Accounting for the differences among these institutions in the narratives about disruptive innovation is critical if we are to understand the complexity of change. When we talk about education as innovation, are we burying talk of responsibility? Or, possibly, is this meme creating new spaces in which to be more self-conscious, less hidden or opaque about our responsibilities?
What is a college education for? Certainly as a university in which 75% of students graduate – even if all do not work – as engineers, we are providing job training. But, how are we educating these engineers? When I rode the New York City subways as a teenager, I was always dismayed by the abundant, often government-sponsored advertisements that said, “Get an education, get a job.” It hadn’t occurred to me that one got an education in order to get a job. Perhaps my naiveté was a residue of pre-feminist consciousness, but I think not; I always knew I had to and would go to work. But I thought one got an education to learn how to think, to discover what had happened in the past, and why the world is the way it is, to “know stuff” as my teenage vocabulary may have said it. Yes, education could get me a better paying job, but I cannot recall a single class in college or graduate school that actually prepared me to teach – except by mimicking my professors. And this was not always for the better, certainly. Sadly, when I went to graduate school, we were not taught how to do research; again, one had to mimic what our professors did without explicit methodological instruction. Times have surely changed, and for the better in many ways.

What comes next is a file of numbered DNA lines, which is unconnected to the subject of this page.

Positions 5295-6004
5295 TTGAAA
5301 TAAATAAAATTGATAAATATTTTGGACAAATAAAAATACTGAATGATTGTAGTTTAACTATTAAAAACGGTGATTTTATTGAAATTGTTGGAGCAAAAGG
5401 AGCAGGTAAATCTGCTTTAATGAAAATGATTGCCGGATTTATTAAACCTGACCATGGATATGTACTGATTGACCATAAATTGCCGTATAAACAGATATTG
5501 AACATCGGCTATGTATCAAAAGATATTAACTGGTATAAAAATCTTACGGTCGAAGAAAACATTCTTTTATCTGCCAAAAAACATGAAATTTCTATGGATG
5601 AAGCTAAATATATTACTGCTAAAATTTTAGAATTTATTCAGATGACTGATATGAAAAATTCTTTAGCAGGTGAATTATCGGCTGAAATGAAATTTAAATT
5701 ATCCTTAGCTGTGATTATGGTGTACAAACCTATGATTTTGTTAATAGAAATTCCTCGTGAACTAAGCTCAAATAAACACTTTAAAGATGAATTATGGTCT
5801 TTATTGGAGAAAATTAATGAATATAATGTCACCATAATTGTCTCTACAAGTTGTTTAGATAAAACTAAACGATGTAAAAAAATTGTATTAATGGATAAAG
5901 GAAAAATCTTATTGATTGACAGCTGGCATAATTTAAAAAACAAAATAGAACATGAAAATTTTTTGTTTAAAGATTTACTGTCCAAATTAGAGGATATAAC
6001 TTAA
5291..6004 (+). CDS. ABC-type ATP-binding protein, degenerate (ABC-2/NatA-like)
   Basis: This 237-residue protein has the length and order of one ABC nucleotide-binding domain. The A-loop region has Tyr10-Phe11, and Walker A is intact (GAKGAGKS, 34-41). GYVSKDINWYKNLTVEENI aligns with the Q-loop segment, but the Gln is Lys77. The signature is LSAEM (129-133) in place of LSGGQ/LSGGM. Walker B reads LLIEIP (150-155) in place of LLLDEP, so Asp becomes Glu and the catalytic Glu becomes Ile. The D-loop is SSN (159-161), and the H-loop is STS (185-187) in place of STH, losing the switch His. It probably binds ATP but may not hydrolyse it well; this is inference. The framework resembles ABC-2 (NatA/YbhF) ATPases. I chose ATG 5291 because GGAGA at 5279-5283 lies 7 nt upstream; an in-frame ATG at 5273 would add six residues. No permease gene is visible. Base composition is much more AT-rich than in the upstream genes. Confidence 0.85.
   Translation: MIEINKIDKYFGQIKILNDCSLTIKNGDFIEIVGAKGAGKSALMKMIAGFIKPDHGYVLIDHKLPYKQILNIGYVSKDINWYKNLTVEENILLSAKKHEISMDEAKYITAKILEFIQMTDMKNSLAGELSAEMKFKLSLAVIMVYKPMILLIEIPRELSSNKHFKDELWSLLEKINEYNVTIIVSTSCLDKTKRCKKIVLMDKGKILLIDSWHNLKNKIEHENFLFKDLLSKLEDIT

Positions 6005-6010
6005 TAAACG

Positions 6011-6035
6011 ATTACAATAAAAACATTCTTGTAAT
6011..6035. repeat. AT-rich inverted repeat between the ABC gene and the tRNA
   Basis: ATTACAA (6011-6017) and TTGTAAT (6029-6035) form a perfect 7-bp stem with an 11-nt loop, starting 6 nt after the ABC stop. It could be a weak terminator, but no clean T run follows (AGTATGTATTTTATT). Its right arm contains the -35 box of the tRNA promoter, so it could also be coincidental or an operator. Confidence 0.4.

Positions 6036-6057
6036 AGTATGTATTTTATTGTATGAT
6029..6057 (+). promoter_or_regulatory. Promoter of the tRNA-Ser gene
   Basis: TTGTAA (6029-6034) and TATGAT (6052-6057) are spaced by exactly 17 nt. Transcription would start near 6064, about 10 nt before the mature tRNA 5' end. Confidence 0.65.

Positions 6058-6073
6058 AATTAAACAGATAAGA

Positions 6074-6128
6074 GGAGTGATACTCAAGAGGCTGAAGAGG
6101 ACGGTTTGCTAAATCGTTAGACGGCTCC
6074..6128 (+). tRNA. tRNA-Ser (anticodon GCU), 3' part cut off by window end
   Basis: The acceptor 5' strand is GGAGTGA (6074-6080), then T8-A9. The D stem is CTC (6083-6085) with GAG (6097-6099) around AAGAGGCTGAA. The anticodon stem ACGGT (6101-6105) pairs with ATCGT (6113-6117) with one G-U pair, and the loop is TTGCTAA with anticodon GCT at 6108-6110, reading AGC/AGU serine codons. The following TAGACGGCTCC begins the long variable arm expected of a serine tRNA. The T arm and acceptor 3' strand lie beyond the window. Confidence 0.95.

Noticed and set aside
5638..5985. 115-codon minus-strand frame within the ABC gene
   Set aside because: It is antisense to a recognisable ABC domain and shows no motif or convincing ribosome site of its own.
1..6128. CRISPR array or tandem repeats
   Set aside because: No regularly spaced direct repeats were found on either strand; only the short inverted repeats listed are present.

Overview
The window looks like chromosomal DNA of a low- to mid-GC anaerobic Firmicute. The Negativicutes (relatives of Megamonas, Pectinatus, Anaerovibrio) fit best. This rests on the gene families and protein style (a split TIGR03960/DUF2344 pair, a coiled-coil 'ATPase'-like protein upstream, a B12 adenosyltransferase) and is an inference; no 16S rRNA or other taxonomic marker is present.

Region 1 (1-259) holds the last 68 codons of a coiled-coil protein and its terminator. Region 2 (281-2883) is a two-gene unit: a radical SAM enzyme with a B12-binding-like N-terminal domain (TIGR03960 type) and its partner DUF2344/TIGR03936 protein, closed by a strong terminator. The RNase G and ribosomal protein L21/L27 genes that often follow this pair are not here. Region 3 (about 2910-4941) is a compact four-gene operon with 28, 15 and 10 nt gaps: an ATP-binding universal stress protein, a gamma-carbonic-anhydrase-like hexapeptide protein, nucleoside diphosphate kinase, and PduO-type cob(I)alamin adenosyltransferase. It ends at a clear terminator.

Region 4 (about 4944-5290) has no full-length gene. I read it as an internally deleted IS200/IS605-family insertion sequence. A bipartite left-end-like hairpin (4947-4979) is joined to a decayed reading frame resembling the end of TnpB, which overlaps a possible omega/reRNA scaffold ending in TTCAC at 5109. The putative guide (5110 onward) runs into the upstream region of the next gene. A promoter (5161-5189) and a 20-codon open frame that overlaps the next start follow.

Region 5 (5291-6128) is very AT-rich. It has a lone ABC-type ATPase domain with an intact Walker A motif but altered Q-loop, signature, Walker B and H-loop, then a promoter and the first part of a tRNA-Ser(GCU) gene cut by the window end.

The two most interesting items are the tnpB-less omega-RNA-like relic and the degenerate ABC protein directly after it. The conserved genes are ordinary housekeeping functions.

In a challenging speech welcoming the freshmen class to the University of Chicago, the sociologist Andrew Abbott explained to the students that few, with the exception of scientists and engineers, will ever work at a job in which their college major is required preparation.
Doctors, lawyers, ministers, writers, and business leaders will have studied many different, often seemingly irrelevant and impractical, subjects. The sociological data show that worldly success does not depend on what is studied in college, nor is it predicted by college performance.
Being admitted to a selective institution by itself puts these students in a life-long trajectory at the upper tiers of American society. The selection by the college and the choices made following college are predictive of worldly success.